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A Late Quartet

2013-10-11 08:37
 
A Late Quartet
What it's about:

After a classical string quartet's 25 years of success, Peter, the cellist and oldest member, decides that he must retire when he learns he has Parkinson's Disease.

For the others, that announcement proves a catalyst for letting their hidden resentments come to the surface while the married members' daughter has disruptive desires of her own.

All this threatens to tear the group apart even as they are famous for playing Beethoven's String Quartet No. 14, opus 131, a piece that is played non-stop no matter how life interferes.

What the critics thought:

The screenplay by Seth Grossman and Israeli-American director Yaron Zilberman is old-fashioned and melodramatic but stirring in its portrait of people struggling with individual egos to produce something nobler than themselves.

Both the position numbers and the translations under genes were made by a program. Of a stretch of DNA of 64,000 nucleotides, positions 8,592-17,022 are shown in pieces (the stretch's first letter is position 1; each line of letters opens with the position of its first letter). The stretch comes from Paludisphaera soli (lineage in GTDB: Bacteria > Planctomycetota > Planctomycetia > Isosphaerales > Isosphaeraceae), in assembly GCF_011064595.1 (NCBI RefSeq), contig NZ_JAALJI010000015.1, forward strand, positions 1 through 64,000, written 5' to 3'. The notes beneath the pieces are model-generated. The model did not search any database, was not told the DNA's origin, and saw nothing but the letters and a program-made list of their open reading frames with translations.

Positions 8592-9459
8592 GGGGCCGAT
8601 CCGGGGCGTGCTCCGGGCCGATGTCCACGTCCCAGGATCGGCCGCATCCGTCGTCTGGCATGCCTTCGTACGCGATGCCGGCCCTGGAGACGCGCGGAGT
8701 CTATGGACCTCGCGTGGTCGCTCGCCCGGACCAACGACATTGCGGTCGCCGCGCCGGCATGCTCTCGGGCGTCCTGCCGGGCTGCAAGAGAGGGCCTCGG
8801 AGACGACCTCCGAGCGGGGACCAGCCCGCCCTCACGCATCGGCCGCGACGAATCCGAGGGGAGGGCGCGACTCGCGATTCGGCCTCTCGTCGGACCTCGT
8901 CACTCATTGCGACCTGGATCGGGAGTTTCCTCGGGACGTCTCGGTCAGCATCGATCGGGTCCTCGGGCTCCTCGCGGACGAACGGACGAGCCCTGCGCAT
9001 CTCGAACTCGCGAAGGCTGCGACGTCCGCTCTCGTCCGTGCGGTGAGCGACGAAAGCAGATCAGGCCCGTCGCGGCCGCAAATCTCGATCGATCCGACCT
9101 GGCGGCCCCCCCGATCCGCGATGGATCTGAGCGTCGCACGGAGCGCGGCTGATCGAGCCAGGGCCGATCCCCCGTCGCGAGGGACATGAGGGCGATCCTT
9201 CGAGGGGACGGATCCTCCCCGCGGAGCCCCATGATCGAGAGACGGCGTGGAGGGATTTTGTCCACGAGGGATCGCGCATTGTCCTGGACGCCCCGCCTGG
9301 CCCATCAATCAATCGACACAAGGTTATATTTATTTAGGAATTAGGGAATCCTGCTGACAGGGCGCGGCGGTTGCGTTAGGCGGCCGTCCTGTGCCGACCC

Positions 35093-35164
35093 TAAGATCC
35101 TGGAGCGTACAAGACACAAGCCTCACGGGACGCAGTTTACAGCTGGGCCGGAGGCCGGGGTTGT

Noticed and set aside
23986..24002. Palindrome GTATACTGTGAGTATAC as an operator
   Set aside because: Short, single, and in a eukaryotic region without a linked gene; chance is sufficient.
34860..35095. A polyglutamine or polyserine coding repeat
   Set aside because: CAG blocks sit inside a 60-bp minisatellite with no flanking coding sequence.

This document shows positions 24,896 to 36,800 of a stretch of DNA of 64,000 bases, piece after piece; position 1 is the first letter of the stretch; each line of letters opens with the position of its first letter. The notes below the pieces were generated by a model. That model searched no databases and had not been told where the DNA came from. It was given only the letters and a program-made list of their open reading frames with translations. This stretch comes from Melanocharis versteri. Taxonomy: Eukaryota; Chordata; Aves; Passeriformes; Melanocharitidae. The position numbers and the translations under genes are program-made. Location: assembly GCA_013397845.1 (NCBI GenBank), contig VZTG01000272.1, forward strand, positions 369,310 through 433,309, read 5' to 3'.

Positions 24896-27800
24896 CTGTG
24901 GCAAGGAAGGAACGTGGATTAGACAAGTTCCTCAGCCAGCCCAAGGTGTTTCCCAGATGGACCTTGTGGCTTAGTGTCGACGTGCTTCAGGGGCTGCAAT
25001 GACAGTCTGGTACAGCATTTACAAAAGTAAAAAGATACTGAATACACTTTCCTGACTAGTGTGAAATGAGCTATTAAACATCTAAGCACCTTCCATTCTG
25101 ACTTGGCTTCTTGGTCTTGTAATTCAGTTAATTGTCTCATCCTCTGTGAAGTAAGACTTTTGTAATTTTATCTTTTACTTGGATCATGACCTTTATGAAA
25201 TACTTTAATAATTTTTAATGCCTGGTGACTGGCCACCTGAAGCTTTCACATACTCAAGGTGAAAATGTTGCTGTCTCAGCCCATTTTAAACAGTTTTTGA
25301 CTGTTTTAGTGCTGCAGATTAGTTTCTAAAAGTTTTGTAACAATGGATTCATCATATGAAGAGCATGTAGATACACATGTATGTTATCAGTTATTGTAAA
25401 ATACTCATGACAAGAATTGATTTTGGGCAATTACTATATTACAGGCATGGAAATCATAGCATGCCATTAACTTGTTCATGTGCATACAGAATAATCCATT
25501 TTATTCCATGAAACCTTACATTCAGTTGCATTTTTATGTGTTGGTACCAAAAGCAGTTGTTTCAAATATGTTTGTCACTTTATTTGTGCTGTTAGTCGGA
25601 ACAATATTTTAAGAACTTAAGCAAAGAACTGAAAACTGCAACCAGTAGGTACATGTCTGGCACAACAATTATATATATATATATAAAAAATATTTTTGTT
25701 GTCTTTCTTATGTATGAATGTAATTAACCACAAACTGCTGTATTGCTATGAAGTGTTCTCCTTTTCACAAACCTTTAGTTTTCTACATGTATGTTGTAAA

- Liam Lacey, Globe and Mail

Not without its touching moments, A Late Quartet nevertheless can't truly escape the eye-rolling determinism of its script, with only a pragmatic, wry Christopher Walken truly convincing as a man who has lived inextricably bound with his music.
- Andrew Simpson, Fan The Fire

The result is a perfectly serviceable, well acted melodrama - but why so serious?
- Tom Huddleston, Time Out

One might expect a film set in the high culture world of classical music to come up with a more sophisticated metaphor for the insecurities of a violinist than having him worry about always playing second fiddle in life.
- Alistair Harkness, Scotsman

No arrangement is more beautiful... or more complicated.
Read more on:    philip seymour hoffman  |  movies

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